I definitely preferred sleeping on something thinner and actually on the floor, but I feel we made a good trade-off for less chemical and mold exposure. You could easily sleep on one of these mattresses directly on the floor, but here in the PNW we would need to be diligent about getting them up off the floor every day for airflow--and they're heavy and cumbersome and not easy for one person to lift or hang. If it was just me, and not a family of four, I imagine I'd be sleeping on the floor and rolling something up each day.
But wait, there's more.
Around this time, the huz and I were trying to figure out how to get to bed earlier and stop working late (or mindlessly surfing the net). We decided to put our wireless router on a timer that clicked it off at a pre-set time every night. I didn’t realize he had already done this when, after a few days of crazy dreams, I mentioned them. And he agreed that he too had very dynamic bouts of dreaming. Then he mentioned that he had put the timer up a few days beforehand.
There haven't been m(any?) studies on sleeping in a “constant WiFi” environment and dream qualities, although there have been studies on sleep position and geomagnetic activity and how they affect dreams. To be honest, I'd never even considered that my WiFi could be affecting my sleep until I did a literature search as saw that it indeed does (see articles at the end of this article).
It’s been two months since we went Wi-Fi free at night and while I haven’t bothered to quantify/qualify my dreams further than what I did the first week, I can say that I am sleeping much more heavily through the night. That is, I used to awaken easily and early—now, when my alarm goes off at 5:30am (time to go for a walk!)—I’m still sleeping heavily.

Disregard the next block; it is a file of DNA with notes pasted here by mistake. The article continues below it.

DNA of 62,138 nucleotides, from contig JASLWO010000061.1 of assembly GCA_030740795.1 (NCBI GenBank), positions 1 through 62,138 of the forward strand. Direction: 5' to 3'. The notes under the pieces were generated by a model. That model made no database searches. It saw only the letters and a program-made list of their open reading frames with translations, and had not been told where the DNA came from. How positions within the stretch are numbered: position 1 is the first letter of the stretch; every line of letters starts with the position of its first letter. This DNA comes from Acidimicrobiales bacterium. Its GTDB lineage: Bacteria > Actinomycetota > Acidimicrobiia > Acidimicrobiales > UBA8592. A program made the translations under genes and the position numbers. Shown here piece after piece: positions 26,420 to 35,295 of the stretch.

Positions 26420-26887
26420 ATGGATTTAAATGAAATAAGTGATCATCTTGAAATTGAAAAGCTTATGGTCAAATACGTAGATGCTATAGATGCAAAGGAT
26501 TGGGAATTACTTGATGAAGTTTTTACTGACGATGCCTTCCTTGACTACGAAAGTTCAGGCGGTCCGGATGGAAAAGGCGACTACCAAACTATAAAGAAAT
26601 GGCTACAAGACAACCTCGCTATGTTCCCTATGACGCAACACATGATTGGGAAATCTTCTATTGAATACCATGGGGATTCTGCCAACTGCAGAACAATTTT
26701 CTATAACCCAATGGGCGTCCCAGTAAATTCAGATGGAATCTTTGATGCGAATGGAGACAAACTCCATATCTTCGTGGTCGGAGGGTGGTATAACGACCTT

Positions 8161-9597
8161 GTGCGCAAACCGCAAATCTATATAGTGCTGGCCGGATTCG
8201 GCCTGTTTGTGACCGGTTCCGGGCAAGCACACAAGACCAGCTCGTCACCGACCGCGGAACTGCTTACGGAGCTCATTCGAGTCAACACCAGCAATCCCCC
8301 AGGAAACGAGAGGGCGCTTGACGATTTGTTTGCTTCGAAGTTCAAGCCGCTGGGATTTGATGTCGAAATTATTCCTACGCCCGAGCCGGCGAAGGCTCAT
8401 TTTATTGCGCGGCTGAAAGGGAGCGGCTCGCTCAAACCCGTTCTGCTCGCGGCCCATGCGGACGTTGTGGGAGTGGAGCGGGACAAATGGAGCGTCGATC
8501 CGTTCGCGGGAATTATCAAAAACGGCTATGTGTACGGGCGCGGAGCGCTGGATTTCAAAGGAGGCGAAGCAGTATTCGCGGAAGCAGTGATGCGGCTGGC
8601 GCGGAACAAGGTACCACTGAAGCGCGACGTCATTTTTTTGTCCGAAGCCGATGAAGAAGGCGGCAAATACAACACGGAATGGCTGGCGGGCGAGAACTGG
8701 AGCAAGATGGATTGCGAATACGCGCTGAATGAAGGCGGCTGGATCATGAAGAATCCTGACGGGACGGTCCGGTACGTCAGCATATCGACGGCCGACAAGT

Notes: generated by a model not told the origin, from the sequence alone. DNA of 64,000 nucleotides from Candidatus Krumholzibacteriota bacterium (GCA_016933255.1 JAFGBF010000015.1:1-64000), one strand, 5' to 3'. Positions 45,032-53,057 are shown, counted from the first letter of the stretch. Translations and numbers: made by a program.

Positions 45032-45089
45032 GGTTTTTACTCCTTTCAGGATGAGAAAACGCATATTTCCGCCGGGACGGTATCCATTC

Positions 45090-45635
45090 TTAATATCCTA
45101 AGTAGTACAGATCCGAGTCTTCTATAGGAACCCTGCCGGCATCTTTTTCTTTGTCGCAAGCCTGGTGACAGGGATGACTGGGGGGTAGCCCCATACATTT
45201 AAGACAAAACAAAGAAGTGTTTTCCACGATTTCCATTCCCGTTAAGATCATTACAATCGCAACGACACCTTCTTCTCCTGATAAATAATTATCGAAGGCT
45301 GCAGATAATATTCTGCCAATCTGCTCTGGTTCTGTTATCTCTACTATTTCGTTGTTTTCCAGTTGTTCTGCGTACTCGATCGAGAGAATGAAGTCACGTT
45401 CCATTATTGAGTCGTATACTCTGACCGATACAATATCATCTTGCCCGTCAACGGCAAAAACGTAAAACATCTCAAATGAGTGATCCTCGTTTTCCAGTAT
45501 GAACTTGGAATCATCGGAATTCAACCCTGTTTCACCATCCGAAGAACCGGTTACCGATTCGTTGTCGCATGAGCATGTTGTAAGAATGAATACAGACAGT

Sleep quality aside, putting a timer on electronics decreases screen time, saves energy, consumes less fuel and saves money. There's nothing to lose and many things to gain.
Dear P.J., I also made these pseudo-"nutellas" for a baby shower last weekend but I swear I'm not into crafts and this will never be a craft-blog. The end.
2018 UPDATE: Despite our best efforts, we still developed mold between the wool mattresses and wood frames. We really need to pick up our beds every day if we’re not on high mattresses in our damp climate. So we’ve changed things up again! We’ve now changed to bedrolls that we have to hang daily (i.e. move even more for our sleep). We also moved our sleeping room to the smallest room, and we moved our kids’ play room into the larger, much warmer room. Bonus--this gives us TWO open rooms every day, creating some much appreciated movement-friendly space in our small home. Once again, what we call minimalism could just as easily be thought of as maximalism.
Interested in more Furniture-Free? Read the room-by-room Gear Guide to Going Furniture Free. Also check out our Move More Without Exercise Page, where you'll find a tour of my house in 2016!
Want more about sleep, specifically? Listen to our podcast on Sleep Movezzzzzz.
Sleep/EMF research below; search “sleep and EMF” at scholar.google.com (not Google.com) to read more. Also, pay attention to the doses used in many of these studies (e.g. 30 minutes before bed). What's your exposure to WiFi look like in minutes per day? Before bed? Just asking.